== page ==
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Three Yale Students Win Goldwater Scholarships


New Haven, Conn. — Three Yale juniors were among the 317 undergraduates nationwide to receive a Barry M. Goldwater Scholarship for the 2007–08 academic year to pursue careers in mathematics, engineering or science: Bennett Lane, Mary Caswell Stoddard (“Cassie”) and Aaron Ring.

A native of Waco, Texas, Lane went to high school in Chattanooga, Tennessee. At Yale, he majors in Molecular Biophysics and Biochemistry and works in the lab of Susan Baserga conducting research on the maturation of ribosomal RNA. Getting a better understanding of the production of the ribosome, which translates genetic information to form proteins, is “very basic” science, says Lane, who got hooked on science as a freshman taking organic chemistry. A resident of Pierson College at Yale, Lane gives a ringing endorsement to the MB&B program, Baserga’s lab, in particular. “Yale is one of a handful of places conducting research in this particular field of ribosome biogenesis,” he notes. “Having a medical school expands the range of possibilities,” he adds. With a passion for pure science at its most fundamental—and complicated—Lane hopes to pursue a Ph.D. in biochemistry after graduating from Yale next year with BS and MS degrees.

Stoddard, from Alexandria, Virginia, does research in the Ornithology Lab of Richard Prum and is part of the effort to unlock the mysteries of bird vision. The evolution of bird feather patterns is connected to the very complex system of avian vision, Stoddard explains. The color of many kinds of bird feathers is produced by the peculiar interaction of certain tiny biological structures and light. Decoding the evolutionary patterns of these “structural” colors, in addition to those produced by molecular pigments, can reveal a great deal more about avian vision than we are able to envision ourselves, since we lack the ability of birds to see in ultraviolet light. Stoddard is working on a computer program that will map “bird color space,” so that while we will never have a bird’s eye view, we will know precisely what colors birds can see. Stoddard notes enthusiastically that her research “bridges biology, physics and computer science in a new way.” An accomplished violinist who plays in the Yale Symphony Orchestra, she hopes to pursue an academic career in evolutionary science. Stoddard’s avian interests come naturally: like her grandmother and mother, she has had a lifelong fascination with birds.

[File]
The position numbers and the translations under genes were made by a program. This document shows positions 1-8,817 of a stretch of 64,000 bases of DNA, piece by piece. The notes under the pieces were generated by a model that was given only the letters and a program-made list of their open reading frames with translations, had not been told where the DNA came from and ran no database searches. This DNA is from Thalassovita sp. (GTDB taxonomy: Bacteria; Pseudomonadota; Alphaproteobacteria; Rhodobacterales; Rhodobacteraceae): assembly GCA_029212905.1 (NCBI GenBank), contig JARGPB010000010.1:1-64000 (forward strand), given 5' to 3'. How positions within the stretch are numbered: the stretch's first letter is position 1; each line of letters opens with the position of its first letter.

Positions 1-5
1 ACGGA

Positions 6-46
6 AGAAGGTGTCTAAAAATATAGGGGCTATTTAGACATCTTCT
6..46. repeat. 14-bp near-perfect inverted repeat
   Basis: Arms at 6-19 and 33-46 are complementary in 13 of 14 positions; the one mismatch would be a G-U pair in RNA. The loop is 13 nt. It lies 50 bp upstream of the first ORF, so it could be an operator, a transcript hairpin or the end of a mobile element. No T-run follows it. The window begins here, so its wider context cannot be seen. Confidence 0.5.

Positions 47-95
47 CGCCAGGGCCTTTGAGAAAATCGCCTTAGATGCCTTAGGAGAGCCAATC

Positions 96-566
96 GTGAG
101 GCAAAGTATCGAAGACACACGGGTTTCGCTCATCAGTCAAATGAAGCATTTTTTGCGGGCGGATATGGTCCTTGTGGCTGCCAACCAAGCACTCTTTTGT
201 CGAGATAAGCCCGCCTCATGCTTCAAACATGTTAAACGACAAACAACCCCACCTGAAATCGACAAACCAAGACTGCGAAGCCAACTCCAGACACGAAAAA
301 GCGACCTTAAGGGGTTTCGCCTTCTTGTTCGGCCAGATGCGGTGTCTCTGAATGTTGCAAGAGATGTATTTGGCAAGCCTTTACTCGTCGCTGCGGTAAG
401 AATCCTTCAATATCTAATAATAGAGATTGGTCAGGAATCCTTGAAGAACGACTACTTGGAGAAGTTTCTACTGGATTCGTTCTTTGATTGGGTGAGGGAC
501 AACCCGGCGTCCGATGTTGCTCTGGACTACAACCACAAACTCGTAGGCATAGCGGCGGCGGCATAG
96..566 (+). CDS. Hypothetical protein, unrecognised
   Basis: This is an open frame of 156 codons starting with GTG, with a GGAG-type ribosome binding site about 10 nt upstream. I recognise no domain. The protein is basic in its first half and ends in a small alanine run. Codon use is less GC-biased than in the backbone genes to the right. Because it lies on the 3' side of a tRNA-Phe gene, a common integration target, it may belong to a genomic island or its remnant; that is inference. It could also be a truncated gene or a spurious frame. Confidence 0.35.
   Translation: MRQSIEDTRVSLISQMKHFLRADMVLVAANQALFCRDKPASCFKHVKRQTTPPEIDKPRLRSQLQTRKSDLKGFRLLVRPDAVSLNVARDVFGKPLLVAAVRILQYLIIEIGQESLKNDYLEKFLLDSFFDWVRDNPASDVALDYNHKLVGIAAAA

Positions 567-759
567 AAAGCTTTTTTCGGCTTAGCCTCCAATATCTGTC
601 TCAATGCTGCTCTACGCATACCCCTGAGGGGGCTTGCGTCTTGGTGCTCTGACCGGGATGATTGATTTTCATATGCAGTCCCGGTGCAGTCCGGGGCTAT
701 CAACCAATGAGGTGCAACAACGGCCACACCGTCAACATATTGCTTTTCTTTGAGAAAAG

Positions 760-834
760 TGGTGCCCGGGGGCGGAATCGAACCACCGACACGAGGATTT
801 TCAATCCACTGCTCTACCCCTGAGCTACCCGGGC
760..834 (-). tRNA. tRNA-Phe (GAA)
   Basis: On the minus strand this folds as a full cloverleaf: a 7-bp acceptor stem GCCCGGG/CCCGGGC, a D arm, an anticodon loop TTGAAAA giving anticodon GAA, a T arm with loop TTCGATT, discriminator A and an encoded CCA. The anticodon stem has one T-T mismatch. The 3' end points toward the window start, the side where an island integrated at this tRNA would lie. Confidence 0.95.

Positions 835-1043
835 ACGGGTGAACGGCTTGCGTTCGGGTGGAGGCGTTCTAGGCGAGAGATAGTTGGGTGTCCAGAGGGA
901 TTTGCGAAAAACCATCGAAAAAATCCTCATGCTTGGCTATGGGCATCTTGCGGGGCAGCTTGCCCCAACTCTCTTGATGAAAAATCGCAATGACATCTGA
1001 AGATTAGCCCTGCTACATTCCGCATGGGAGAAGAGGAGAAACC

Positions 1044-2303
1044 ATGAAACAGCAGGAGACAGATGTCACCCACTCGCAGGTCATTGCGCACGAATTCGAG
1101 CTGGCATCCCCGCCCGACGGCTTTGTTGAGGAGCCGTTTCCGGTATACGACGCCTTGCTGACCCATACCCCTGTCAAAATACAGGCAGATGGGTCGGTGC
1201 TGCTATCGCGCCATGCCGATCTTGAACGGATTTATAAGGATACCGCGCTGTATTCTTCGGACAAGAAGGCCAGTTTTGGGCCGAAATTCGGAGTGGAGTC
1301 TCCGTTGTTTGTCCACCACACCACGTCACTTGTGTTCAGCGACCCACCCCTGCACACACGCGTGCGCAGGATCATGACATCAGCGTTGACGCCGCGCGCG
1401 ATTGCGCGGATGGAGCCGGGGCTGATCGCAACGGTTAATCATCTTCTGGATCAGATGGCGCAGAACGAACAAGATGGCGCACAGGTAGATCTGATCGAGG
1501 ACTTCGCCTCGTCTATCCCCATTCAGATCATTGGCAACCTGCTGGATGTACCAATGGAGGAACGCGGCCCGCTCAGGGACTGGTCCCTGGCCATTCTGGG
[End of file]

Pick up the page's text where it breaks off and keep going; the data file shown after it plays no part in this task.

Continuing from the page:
Ring, who hails from Spokane, Washington, works in the lab of Richard Lifton conducting research on the genetic causes of hypertension. It is well known that diet, genes and environment can affect blood pressure, notes Ring, and his particular area of investigation focuses on how genetic mutations cause cardiovascular disease, the nation’s—and the world’s—leading cause of death. While Ring has a passion for basic scientific research on physiology at the molecular level, he also takes an interest in the clinical applications of his work. His hands-on experience screening patients for high blood pressure has taught him a lot, he says, and he intends to combine scientific research with the healing arts in his future career. After describing in technical detail the bio-chemical complexities of salt re-absorption in the kidneys, he dispels the myth that eating a potassium-rich banana a day is the best way to lower blood pressure. In terms of mg per calorie, tomatoes, kiwis, strawberries, grapefruit, peaches and orange juice beat out bananas as a source of potassium, he notes. Ring intends to pursue an MD/Ph.D. after graduating from Yale with bachelor’s and master’s degrees next year. Ring keeps his own blood pressure down by playing cello and going downhill skiing in his free time.

The Goldwater Scholars were selected on the basis of academic merit from a field of 1,110 mathematics, science and engineering students who were nominated by the faculties of colleges and universities nationwide. One hundred seventy-four of the Scholars are men, 143 are women, and virtually all intend to obtain a Ph.D. Twenty-eight Scholars are mathematics majors, 223 are science and related majors, 54 are majoring in engineering, and 12 are computer science majors. Many of the Scholars have dual majors in a variety of mathematics, science, engineering, and computer disciplines.

The one- and two-year scholarships provide up to $7,500 per year.


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